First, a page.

Any fish can be smoked, but species high in fat are recommended because they absorb smoke faster and have better texture than lean fish, which tend to be dry and tough after smoking. Our favorite fishes to smoke are Blue fish, Mahi and King Mackerel. Use seasoned non-resinous woods: hickory, oak, apple, maple, birch, beech, or alder. Avoid: pine, fir, spruce, etc. or green woods. If heavier smoke flavor is desired, add moist sawdust to the heat source throughout the smoking process. Control heat by adjusting air flow.
Control temperature: 90°F for the first 2 hours; 150°F for remaining smoking time
Preparing Fish For Smoking:
Use only freshly fish that have been kept clean and cold. Fish that have been handled carelessly or stored under improper conditions will not produce a satisfactory finished product. Do not use bruised, broken, or otherwise damaged flesh.
Different fish species generally require specific preparation methods. Salmon are split (backbone removed); bottom fish filleted; herring headed and gutted, and smelt dressed.
The following preparation steps can be applied to any fish:
- Remove scales by scraping against the grain with the dull edge of a knife.
- Remove head, fins, tail, viscera.
- Wash body cavity with running cold water to remove all traces of blood and kidney tissue (dark red mass along the backbone).
- Split the fish by cutting through the rib bones along the length of one side of the backbone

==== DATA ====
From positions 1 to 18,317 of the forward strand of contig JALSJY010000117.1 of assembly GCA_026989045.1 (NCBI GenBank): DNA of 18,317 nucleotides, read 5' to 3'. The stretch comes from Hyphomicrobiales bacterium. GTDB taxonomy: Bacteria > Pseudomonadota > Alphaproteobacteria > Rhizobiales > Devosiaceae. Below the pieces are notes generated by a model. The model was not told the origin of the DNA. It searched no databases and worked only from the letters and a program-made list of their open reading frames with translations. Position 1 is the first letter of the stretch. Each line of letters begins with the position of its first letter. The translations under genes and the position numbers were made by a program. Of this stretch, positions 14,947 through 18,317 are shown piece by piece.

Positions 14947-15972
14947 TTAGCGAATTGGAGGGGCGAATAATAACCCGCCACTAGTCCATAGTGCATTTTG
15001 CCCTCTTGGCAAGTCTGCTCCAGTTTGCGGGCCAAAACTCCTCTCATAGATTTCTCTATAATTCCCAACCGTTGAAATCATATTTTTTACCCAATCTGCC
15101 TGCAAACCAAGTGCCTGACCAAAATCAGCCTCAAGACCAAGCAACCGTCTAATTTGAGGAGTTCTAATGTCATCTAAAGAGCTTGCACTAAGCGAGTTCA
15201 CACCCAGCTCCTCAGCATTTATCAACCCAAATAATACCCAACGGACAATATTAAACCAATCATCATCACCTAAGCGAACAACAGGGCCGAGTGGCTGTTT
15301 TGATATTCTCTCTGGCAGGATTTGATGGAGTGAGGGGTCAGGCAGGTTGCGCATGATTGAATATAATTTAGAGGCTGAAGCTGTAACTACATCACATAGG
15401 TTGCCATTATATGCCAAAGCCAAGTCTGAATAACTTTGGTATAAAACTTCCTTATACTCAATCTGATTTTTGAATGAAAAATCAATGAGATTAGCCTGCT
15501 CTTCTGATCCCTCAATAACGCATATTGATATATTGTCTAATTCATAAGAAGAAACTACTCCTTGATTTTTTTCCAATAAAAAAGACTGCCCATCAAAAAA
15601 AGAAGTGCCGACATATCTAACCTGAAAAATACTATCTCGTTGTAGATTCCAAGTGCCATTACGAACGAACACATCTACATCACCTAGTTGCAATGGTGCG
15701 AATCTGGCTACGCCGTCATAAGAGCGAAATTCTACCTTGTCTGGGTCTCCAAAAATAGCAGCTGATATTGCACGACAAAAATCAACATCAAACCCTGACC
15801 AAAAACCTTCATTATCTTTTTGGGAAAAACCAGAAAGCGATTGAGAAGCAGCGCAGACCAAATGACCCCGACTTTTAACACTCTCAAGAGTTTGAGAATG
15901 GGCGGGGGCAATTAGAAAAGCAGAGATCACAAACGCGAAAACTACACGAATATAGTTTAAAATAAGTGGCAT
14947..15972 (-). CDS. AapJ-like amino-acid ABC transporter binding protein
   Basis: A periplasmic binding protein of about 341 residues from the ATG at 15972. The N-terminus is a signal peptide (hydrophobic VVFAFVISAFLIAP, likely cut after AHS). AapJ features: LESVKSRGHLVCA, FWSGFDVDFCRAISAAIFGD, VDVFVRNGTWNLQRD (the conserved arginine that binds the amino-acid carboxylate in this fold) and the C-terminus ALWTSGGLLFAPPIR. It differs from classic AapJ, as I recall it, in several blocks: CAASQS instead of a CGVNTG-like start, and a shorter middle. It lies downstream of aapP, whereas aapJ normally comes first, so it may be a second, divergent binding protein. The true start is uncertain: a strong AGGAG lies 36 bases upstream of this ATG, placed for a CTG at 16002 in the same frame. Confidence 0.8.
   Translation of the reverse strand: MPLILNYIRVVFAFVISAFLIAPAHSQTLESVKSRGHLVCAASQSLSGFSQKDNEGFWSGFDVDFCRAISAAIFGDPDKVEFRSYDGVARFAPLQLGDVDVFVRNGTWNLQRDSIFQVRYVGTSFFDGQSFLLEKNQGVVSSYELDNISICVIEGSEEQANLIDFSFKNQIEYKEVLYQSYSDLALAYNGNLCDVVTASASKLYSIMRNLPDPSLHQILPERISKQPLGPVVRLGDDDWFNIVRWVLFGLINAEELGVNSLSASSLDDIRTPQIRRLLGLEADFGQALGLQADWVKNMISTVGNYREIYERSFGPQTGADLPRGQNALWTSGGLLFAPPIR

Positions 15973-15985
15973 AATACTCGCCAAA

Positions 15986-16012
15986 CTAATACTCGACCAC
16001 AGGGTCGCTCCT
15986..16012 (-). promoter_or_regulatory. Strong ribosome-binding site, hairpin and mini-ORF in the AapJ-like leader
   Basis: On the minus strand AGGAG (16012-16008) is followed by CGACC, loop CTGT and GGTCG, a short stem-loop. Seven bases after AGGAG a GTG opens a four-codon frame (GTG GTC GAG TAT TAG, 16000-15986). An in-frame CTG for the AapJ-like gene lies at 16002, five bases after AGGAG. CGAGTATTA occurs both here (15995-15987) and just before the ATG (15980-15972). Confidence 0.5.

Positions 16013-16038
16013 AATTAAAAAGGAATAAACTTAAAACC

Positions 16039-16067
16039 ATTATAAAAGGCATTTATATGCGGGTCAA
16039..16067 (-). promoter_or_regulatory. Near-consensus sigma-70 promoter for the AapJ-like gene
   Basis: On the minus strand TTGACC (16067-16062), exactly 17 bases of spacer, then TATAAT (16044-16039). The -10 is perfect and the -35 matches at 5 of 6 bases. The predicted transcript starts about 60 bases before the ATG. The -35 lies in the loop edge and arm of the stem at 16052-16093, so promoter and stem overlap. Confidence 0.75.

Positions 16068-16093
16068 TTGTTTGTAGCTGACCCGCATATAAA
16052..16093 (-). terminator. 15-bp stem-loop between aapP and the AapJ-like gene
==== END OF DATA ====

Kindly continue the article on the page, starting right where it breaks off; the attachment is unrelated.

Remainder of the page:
- For large fish, remove the backbone by cutting along the other side of the backbone to produce two fillets or boneless sides.
- For small fish, the backbone can be left attached to one of the sides.
- Cut the sides of large fish into uniform pieces about 1½ inches thick and 2 inches wide.
- Small fish halves can be brined and smoked in one piece.
Just buy your fish at Sea Eagle and we will clean and prepare them for you!!
- Prepare a brine of 3½ cups table salt in 1 gallon of cold water in a plastic, stainless steel, or crockery container.
- Stir the salt until a saturated solution is formed.
- Spices such as black pepper, bay leaves, seafood seasoning, or garlic, as well as brown sugar, may be added to the brine depending on your preference.
- Use 1 gallon of brine for every 4 pounds of fish.
- Brine fish in the refrigerator, if possible
- Brine ½-inch-thick fillets for about 15 minutes
- 1-inch-thick pieces about 30 minutes
- 1½-inch-thick pieces about 1 hour
- Brining times can be adjusted to give the fish a lighter or heavier cure.
Keep the fish covered with brine throughout the brining period. A heavy bowl can be floated on the brine to keep the fish submersed, but do not pack the fish so tightly that the brine cannot circulate around each piece
After brining, rinse the fish briefly in cold running water.
Place the fish skin-side down on greased racks in a cool, shady, breezy place to dry. The fish should dry for 2 to 3 hours or until a shiny skin or pellicle forms on the surface. The pellicle seals the surface and prevents loss of natural juices during smoking. A fan will speed pellicle formation.
Place the fish in a homemade or commercial smoker. For the first 2 hours, the temperature should not exceed 90°F. This completes the pellicle formation and develops brown coloring.
After the initial 2-hour period, raise the temperature to 150°F and smoke the fish for an additional 4 to 8 hours. The length of time will depend on the thickness of the fish, and on your preference for dry or moist smoked fish.
Generally, ½-inch-thick pieces are smoked for 4 hours, 1-inch-thick pieces for 6 hours, and 1½-inch-thick pieces for 8 hours.
Store hot-smoked fish in the refrigerator.
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